I'm a decent guitarist I guess, I just have trouble playing in time all the time, as I ignored it a lot when I first started out. Anyone know a efficient way to change my bad habits?
Quote by pwrmax
Metronome, and learn to subdivide

This is all that need be said. Also, subdivide more.
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I think a lot of it has to do with listening. If you focus only on what you're playing, you're gonna get off, simply because of human error. You have to make sure you listen to what's going on around you (something that helps is to make sure your beats line up with the drummer's. Try listening to the 1 and the 3 and make sure you're basing what you play off of that). I've found that the main cause (and solution) of playing out of time is not listening (and listening, respectively). Tap your foot to the beat of the song, it's a great tool to keep yourself on the same page as the rhythm section.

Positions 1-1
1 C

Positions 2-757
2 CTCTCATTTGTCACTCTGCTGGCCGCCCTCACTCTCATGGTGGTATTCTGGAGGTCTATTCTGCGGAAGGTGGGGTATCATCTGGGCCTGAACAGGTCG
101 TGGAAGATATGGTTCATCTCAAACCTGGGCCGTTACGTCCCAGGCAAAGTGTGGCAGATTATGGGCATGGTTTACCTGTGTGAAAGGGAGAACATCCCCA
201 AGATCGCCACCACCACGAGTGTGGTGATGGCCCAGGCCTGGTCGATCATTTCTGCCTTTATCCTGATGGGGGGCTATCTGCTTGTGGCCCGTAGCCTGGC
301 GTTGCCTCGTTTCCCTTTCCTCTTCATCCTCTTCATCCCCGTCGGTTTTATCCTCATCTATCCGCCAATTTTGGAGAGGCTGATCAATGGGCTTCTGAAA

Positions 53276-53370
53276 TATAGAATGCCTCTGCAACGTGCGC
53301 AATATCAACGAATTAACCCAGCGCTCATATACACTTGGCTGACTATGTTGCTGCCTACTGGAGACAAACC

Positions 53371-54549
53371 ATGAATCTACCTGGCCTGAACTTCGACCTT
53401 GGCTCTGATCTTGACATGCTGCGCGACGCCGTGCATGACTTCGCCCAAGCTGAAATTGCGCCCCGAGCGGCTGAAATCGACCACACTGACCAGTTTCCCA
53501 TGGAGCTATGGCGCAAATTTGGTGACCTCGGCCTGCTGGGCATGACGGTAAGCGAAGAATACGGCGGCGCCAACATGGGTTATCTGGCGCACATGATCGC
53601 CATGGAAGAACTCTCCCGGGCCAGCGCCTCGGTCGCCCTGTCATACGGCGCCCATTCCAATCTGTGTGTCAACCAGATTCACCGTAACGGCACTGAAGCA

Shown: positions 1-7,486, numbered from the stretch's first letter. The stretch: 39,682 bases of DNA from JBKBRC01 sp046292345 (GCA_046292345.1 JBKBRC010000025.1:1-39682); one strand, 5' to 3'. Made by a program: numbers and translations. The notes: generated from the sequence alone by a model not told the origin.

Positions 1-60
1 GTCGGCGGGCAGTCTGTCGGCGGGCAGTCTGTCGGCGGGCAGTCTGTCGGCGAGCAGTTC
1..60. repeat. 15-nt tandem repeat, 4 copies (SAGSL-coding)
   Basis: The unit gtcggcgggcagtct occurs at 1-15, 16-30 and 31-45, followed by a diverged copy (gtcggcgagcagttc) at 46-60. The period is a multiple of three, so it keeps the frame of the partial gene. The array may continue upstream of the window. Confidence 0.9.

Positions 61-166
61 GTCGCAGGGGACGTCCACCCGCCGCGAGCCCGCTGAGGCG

Unless of course you mean playing in time when playing alone. In that case, it's all about conditioning your mind to hear that metronome beat droning on in the back of your mind. Whether that means literally practicing a lot with a metronome or simply focusing on the tempo and making sure it doesn't drag or rush too much. Tapping your foot can help with this as well.
Only play what you hear. If you don’t hear anything, don’t play anything.
-Chick Corea
Quote by food1010
I've found that the main cause (and solution) of playing out of time is not listening

Very true. If I'm recording and I forget to listen to the drums, I get off time very quickly.
So, use a metronome and feel the beat.
when listening to music, tap your hand or foot or head, and when playing do the same thing... its really good at building natural rhythm, and then practise with a metronome.
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The biggest mistake people make with rhythm is cutting the last note short at the end of a phrase which will lead to rushing. If a note is 2 beats long do you count 2 beats? No, you count 3 because you need to know where the note ends. It's like the little ticks on a ruler. You need 3 ticks to measure 2 units.